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a question about an efficiency tradeoff with flavors

I have a question about an efficiency tradeoff with flavors.

Say I have a flavor F with a readable instance variable I.

(defflavor F (I) () (:readable-instance-variables I))

Now say I want to write a function G which takes an instance of
F and returns some function H of its instance variable I. I
have two choices:

(defun G (F) (H (I F)))


(defmethod (G F) () (H I))

For the first, the funcall overhead is less but the cost of accessing
the instance variable is greater. For the second the opposite is
true. Presumably if there are only a few instance variable accesses, the
first is more efficient. How many accesses do there have to be to make the
second alternative more efficient. What I really want to know is what
is the cost of a function call vs. a generic function call (and how does
this depend on various things like the arglist complexity, the method
combination, the number of different flavors which implement a given
generic function, whether the method is directly on the flavor or is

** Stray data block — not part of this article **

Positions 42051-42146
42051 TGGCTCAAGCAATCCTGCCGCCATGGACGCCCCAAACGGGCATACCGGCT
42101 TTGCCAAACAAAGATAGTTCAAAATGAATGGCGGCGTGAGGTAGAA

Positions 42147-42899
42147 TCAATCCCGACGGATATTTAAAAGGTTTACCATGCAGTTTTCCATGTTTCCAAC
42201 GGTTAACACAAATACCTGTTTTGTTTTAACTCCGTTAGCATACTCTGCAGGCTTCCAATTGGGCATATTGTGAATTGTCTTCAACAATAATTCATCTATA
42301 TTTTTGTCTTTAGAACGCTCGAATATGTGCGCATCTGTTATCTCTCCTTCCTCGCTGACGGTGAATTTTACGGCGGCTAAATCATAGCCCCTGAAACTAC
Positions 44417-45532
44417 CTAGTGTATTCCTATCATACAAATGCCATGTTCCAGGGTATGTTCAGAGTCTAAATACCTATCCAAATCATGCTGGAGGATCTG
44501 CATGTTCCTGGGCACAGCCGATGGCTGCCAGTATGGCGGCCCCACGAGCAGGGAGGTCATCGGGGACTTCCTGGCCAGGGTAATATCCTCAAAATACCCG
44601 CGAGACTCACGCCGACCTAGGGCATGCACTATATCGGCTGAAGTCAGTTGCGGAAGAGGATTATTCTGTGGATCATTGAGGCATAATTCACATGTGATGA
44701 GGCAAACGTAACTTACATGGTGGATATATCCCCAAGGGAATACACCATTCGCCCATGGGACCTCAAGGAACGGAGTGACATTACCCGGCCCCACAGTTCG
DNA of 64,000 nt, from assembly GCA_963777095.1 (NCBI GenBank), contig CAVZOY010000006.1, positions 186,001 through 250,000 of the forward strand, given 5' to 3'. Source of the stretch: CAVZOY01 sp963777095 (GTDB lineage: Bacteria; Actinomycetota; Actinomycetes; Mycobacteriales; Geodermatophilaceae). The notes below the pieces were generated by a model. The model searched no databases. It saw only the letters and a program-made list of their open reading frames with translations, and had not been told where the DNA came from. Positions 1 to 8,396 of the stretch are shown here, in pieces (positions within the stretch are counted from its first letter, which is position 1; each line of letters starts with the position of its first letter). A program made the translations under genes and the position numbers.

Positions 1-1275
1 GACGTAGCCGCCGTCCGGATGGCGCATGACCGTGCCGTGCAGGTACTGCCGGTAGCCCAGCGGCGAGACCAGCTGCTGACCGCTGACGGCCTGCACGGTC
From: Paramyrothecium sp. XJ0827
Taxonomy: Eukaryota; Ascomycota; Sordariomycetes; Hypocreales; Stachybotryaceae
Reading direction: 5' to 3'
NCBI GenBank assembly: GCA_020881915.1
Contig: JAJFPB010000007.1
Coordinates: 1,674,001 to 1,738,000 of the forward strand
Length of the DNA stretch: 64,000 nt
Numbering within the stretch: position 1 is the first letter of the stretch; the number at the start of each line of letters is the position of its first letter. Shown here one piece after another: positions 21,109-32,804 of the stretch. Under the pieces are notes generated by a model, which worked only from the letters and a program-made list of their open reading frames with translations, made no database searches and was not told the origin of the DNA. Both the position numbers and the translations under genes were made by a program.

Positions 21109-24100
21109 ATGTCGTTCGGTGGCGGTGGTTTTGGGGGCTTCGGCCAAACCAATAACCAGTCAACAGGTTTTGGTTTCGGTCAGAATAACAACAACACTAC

inherited, etc.) as well as the cost of an instance variable access
vs. accessor function call.

I know that I could meter it but before I did so I was wondering
if someone knew the answer offhand. Also, someone might know
the analytical model behind the behavior.

Bonus points:

1. What about :writable-instance-variables ?

(defflavor F (I) () (:writable-instance-variables I))
How does:
(defun G! (F x) (setf (I F) (H x)))
compare with:
(defmethod (G! F) (x) (setf I (H x)))

2. How does the tradeoff differ on 36xx vs. Ivory?
3. The analogous capabilities exist in CLOS (though I am
not familiar with the details). How does the tradeoff differ
        Thanks in advance for shedding any light on this issue,